Saints Owner Tom Benson Undergoes Heart Bypass Surgery

NEW ORLEANS (AP) _ New Orleans Saints owner Tom Benson underwent successful bypass surgery Tuesday to relieve blockages in his coronary arteries, team officials said. Saints spokesman Greg Bensel described Benson as being in good spirits and added he was expected to make a full recovery and to return to work soon. Benson, 73, has owned the Saints since May 31, 1985.

Cardiovascular surgeon Moe Bethea lead a team of four doctors at Memorial Medical Center, officials said. Benson underwent a coronary angiogram Monday following a routine physical that revealed symptoms suggestive of artery blockages.

The angiogram confirmed the blockages, prompting doctors to schedule the surgery. An angiogram is an X-ray of blood vessels and the organs they supply. A dye that shows up on X-rays is injected into the bloodstream so the X-ray will show any blocked or partly blocked blood vessels


The New Orleans Saints moved closer to tapping a new source of money with a measure that won approval from a state House committee. The state could sell corporate sponsorship of the Louisiana Superdome and offer the revenue to the Saints as enticement to stay in New Orleans under the measure approved Tuesday by the House Appropriations Committee.

The bill moves next to the full House. ``It gives the state a flexibility regarding negotiating strength,'' said Rep. Steve Scalise, R-Metairie, author of the bill. Scalise pointed to Memphis, where the Vancouver Grizzlies' NBA team hopes to move after receiving a lucrative multimillion deal with the FedEx Corp. FedEx offered to buy naming rights to the team and the new arena.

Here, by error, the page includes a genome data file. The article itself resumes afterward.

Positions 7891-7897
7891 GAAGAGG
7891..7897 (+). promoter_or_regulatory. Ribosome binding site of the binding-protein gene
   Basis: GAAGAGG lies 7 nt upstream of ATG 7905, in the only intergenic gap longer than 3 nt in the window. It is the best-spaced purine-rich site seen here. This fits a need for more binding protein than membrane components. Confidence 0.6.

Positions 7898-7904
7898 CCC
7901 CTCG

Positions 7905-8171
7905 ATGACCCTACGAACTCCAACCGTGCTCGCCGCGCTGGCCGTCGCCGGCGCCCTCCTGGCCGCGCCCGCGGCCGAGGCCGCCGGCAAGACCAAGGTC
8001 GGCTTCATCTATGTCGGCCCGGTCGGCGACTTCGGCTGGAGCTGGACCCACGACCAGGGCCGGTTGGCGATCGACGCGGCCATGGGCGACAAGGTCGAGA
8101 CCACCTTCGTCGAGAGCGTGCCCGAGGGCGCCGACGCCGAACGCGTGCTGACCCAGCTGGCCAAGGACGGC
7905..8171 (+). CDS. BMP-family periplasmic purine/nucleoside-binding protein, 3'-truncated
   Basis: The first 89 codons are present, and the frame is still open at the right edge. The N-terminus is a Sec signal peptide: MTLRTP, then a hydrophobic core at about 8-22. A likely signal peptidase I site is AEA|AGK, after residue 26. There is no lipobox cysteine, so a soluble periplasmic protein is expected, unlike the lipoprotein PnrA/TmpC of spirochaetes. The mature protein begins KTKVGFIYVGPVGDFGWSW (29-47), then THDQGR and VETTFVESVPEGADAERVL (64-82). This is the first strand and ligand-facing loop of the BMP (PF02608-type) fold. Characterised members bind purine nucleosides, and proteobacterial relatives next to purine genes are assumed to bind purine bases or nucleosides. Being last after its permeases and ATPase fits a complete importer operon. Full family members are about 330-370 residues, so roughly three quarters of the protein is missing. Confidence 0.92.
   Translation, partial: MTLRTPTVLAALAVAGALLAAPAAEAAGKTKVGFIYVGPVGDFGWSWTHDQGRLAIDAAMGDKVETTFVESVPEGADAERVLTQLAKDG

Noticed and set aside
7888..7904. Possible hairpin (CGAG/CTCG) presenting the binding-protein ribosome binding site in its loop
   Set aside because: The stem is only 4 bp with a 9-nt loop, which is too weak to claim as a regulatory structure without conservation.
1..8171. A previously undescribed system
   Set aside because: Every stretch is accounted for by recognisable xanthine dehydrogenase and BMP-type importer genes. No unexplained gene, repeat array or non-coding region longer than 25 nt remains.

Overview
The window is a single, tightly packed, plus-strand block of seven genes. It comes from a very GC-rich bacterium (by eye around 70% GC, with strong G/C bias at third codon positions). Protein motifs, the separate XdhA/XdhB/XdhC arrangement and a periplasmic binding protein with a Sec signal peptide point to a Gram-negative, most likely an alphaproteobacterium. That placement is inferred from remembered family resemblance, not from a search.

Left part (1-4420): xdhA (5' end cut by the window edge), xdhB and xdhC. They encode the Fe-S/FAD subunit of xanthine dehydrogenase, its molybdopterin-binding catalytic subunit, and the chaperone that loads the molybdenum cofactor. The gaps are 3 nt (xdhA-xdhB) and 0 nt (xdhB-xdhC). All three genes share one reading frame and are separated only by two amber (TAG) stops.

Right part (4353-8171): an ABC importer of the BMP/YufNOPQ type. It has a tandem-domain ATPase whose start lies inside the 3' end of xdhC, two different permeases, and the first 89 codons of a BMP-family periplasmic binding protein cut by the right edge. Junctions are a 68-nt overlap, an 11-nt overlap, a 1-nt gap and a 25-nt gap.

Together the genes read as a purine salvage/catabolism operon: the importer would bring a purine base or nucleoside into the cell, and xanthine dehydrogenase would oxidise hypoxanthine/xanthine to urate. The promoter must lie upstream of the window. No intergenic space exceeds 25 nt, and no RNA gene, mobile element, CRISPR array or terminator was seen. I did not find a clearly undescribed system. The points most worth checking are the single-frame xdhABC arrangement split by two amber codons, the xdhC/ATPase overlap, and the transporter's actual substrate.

Scalise said Superdome officials estimate the naming rights could be sold for as much as $80 million _ $4 million a year for 20 years. Legislators added an amendment to the measure that requires the Joint Legislative Committee on the Budget to approve the sale of the naming rights by the Superdome commission, and the donation of that money to any entity besides the state. Some legislators said they were concerned about letting the commission decide how to use the money when the state has such a tight budget.

``The Superdome belongs to the citizens of this state,'' said Rep. Charles McDonald, D-Bastrop. Maybe the money the dome earns should go to the state, too, he said. ``A lot of other people out there are concerned about giving, giving, giving the state's assets,'' said Rep. Hunt Downer, D-Houma, noting that the Saints only use the Superdome for 10 games each year.

Scalise said the Saints bring money to the state, pointing to the Super Bowl which will be held at the Superdome in 2002. Scalise said the Super Bowl is estimated to bring at least $300 million to the state. Only cities with NFL teams can host Super Bowls.

The Saints have long said they need more revenue to compete with other NFL teams. Likely options include structural and lease changes at the Superdome that could channel more money to the team from the sale of luxury boxes, parking, concessions, advertising and naming rights. Another option is building a new football-only stadium in the area.

(Copyright 2001 by The Associated Press. All Rights Reserved.)